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The Impact Of Personality Disorder In UK Primary Care: A 1-year Follow-up Of Attenders
Published 2001 · Medicine, Psychology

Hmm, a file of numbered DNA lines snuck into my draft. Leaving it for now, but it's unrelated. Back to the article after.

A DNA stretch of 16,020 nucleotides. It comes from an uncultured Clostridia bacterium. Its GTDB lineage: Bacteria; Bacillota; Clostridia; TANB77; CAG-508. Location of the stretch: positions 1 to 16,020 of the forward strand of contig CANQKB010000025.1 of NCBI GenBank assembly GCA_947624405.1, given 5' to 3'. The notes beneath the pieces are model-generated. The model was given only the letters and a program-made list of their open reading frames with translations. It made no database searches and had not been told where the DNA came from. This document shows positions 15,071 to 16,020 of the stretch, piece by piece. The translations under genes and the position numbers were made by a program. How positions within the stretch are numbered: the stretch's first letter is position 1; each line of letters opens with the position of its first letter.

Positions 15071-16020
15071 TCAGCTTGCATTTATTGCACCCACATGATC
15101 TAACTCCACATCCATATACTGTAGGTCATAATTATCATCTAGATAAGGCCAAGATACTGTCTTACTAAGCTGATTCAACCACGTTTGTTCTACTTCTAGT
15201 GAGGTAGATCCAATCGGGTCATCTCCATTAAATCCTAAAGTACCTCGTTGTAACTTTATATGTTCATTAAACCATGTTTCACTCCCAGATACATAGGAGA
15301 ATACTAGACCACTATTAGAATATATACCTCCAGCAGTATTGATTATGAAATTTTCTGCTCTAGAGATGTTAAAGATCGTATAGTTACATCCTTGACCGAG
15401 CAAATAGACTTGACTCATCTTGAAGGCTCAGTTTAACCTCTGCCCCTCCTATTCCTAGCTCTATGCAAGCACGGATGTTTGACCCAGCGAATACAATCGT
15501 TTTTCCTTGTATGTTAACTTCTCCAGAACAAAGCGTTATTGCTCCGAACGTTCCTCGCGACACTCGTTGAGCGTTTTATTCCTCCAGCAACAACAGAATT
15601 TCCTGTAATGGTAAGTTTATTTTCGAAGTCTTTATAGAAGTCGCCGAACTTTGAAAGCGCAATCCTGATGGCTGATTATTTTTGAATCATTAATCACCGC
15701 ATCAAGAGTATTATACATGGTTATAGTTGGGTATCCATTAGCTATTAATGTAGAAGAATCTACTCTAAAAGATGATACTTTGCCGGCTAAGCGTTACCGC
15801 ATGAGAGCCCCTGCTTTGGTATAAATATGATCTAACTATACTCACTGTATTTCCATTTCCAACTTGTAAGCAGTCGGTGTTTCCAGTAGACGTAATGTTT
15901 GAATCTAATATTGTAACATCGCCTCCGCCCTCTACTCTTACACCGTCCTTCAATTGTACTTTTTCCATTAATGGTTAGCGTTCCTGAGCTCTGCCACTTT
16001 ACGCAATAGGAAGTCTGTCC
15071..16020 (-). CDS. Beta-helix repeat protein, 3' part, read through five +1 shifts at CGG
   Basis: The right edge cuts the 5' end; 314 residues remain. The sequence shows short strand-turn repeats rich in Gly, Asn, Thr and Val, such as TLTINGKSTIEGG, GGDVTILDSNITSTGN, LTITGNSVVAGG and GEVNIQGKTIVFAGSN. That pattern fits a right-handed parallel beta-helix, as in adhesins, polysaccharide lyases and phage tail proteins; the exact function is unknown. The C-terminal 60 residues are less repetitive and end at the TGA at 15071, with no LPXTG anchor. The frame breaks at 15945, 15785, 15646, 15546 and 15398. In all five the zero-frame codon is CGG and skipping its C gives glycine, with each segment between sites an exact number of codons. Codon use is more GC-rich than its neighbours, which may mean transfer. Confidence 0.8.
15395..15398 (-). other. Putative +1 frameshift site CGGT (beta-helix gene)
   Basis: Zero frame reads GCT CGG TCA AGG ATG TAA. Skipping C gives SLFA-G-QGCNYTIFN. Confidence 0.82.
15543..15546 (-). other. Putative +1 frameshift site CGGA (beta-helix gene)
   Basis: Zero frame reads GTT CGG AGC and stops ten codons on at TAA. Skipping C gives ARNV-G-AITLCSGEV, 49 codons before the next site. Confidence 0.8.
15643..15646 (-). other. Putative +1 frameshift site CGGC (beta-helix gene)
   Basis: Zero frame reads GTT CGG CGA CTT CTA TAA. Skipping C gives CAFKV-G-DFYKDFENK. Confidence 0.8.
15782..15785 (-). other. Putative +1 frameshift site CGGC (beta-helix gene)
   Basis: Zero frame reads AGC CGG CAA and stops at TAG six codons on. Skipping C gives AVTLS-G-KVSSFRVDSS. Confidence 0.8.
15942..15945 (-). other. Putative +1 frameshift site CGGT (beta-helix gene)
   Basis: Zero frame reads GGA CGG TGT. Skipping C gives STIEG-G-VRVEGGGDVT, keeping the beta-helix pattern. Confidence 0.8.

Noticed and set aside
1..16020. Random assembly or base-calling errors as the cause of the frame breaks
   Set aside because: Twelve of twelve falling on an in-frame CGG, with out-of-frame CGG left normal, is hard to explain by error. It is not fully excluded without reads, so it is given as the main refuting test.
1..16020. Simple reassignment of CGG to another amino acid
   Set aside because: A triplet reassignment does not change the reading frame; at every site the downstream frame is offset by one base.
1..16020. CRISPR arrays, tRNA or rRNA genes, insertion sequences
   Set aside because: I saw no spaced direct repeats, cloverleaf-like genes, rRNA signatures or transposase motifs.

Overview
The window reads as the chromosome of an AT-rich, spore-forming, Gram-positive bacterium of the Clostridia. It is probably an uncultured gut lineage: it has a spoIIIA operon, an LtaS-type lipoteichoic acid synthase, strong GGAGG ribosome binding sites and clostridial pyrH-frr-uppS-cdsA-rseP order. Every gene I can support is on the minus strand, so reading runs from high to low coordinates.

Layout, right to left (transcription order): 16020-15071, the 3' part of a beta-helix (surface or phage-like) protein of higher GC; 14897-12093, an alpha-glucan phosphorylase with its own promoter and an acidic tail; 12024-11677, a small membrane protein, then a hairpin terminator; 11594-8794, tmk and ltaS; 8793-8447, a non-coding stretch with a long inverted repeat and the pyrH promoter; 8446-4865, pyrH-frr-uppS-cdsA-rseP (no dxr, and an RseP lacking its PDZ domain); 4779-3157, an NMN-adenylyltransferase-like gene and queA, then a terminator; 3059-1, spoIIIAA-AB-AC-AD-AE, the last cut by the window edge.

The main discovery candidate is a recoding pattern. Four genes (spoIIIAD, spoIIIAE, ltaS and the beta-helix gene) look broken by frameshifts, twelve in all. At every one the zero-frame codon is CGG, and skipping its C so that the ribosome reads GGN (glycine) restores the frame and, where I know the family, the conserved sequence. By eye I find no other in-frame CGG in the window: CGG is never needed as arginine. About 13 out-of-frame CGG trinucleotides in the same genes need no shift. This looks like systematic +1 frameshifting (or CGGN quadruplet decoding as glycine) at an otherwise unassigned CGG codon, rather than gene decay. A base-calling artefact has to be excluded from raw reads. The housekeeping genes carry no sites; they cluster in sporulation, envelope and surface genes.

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Background. The usefulness of the concept of personality disorder has not been properly tested outside psychiatric services. We set out to examine this in primary care, by examining the ability of the diagnosis to predict health status and patterns of service use. Method. A cohort of consecutive attenders, who had previously been rated for the presence of personality disorder using a standardized assessment, was followed-up at 1 year. The participating general practitioners also rated the personalities of, and their attitudes towards, a proportion of this sample of attenders. Results. After adjusting for the effects of all covariates, a rating of personality disorder (generated by the standardized assessment) was associated with frequent attendance to general practice and fewer referrals to secondary care. A GP rating of personality disorder was associated with the prescription of psychotropic medication. The level of agreement between a GP rating of personality disorder and the standardized assessment was poor. GPs rated personality disorder more frequently in participants who were perceived to be less compliant, less likeable and more stressful to deal with. Participants with a psychiatric rating of personality disorder did not attract these negative perceptions. Conclusions. Personality disorder, as rated by a research interview, is a predictor of health service usage. There is a significant disparity between a research rating of personality disorder and the diagnostic ratings made by GPs. The GP ratings of personality disorder were strongly associated with adverse perceptions of the patient's consulting behaviour.